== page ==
A relevant taxpayer is defined as “any person to whom an RCBA is made available for implementation, or who is ready to implement an RCBA or has implemented the first step of such an arrangement.” The notion of a relevant taxpayer (as for an intermediary) refers to the notion of a “person”. This is explicitly defined as (a) natural persons, (b) legal persons, (c) associations of persons recognized as having the capacity to perform legal acts but lacking the status of a legal person and (d) any other legal arrangement of whatever nature and form, regardless of whether it has legal personality, owning or managing assets, which are subject to any of the covered taxes.
Unlike an intermediary, the definition of a taxpayer does not refer to a nexus within the EU. However, as for intermediaries, taxpayers must have a presence in Luxembourg for a reporting obligation to arise in Luxembourg.
In certain cases, mainly in the alternative industry, a taxpayer could also be considered as an intermediary; for example, a management company or a dedicated entity with a tax function that assists the wider group. Special attention must be given to roles and responsibilities to determine if a taxpayer could also be considered as an intermediary, as their obligations can differ. A detailed, case-by-case analysis is recommended.
DAC6 requires that EU intermediaries report RCBAs in a timely and efficient manner. However, due to legal professional privilege (which covers lawyers, auditors and accountants operating within the limits of their respective professions in Luxembourg), sometimes the obligation to report RCBAs can pass to other intermediaries that did not assist with the design of the RCBA (e.g., banks and asset managers) or directly to taxpayers.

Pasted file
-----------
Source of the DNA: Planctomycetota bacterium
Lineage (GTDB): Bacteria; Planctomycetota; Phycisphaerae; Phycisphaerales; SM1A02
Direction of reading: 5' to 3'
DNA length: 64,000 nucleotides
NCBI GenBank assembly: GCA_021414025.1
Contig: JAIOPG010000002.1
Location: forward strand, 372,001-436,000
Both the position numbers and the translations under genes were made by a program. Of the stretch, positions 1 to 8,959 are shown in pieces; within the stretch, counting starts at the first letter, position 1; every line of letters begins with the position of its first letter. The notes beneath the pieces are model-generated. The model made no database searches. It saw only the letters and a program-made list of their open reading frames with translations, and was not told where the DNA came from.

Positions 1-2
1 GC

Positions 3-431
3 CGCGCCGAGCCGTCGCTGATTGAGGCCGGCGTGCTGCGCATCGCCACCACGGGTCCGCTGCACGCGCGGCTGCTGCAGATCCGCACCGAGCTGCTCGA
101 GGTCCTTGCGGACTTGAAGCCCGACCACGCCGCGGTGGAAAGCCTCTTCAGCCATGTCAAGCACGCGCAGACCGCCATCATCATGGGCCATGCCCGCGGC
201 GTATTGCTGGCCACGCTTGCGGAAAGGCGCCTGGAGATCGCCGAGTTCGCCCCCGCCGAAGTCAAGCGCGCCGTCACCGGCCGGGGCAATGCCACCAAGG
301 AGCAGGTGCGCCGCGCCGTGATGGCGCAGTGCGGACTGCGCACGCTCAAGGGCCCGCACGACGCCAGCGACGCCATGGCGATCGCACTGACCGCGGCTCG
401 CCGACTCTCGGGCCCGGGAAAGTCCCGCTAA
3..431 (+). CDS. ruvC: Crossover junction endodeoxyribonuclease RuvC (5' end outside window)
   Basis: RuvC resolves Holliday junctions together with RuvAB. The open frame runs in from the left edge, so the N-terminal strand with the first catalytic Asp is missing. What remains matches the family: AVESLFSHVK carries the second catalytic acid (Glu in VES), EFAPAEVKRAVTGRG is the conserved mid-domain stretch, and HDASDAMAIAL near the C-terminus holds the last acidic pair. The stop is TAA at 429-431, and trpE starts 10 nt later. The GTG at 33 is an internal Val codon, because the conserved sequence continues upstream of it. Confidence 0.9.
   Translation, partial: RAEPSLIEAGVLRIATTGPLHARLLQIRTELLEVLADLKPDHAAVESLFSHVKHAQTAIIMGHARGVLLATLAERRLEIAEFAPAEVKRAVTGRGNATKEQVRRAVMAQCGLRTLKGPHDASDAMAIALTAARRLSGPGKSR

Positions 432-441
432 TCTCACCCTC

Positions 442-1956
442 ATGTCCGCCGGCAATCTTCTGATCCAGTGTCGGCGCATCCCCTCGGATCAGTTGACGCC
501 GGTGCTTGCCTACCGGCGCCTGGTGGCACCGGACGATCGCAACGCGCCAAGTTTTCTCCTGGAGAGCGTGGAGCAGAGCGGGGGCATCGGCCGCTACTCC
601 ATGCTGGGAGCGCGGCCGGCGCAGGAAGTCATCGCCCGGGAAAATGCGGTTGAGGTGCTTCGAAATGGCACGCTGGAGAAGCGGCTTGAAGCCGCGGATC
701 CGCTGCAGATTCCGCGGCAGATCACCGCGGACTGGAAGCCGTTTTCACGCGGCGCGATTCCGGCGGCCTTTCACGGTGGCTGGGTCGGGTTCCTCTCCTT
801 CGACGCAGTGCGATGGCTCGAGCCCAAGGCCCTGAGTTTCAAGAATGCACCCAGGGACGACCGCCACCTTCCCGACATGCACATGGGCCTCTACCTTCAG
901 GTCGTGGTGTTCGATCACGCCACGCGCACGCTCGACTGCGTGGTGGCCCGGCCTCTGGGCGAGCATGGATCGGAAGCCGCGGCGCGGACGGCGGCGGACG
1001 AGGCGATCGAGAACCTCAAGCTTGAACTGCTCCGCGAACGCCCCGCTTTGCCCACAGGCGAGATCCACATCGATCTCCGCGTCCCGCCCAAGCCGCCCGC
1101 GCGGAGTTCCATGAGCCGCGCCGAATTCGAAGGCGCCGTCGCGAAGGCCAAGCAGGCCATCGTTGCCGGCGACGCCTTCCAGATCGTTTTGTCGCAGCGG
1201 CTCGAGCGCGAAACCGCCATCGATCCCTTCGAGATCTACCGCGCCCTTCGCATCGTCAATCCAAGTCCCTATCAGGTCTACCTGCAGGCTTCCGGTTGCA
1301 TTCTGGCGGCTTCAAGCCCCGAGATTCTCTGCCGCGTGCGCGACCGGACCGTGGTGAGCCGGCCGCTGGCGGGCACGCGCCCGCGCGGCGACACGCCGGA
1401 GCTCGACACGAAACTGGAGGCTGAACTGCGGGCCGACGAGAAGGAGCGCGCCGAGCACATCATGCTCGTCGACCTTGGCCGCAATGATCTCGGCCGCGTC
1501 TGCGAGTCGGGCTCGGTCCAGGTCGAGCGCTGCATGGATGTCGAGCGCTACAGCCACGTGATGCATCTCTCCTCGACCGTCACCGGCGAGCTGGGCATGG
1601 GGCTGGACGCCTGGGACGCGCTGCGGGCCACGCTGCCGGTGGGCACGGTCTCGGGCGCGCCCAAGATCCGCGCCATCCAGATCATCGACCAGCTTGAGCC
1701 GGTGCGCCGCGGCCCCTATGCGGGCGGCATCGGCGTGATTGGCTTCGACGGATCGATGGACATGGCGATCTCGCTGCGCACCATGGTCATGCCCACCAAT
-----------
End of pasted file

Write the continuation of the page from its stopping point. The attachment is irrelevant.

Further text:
The reporting clock starts when (i) an RCBA is made available; (ii) an RCBA is ready for implementation; or (iii) the first step in the implementation of an RCBA has occurred. When one of these trigger events takes place on or after 1 January 2021, intermediaries and relevant taxpayers must:
- Report the RCBA to the Luxembourg tax authorities within 30 days; and
- Notify other intermediaries or taxpayers in cases of legal professional privilege within 10 days.
Failure to comply with DAC6 obligations may result in penalties of up to EUR250,000 per RCBA in Luxembourg.
Given the involvement of different persons, short reporting period and penalties, entities must anticipate and establish RCBA identification processes to avoid intermediaries assessing the same RCBAs and to facilitate the reporting process. Taxpayers must pay careful attention to how intermediaries assess the hallmarks, as information gaps may lead to different undesired outcomes. Good governance is recommended, as is a coordination point where all assessments are received, compared, and eventually reported.
Compliance with DAC6 rules must be supported by documentary evidence in the case of tax audits. Therefore, it is essential that records of analyses and conclusions, whether internal or performed by external advisors, are properly documented.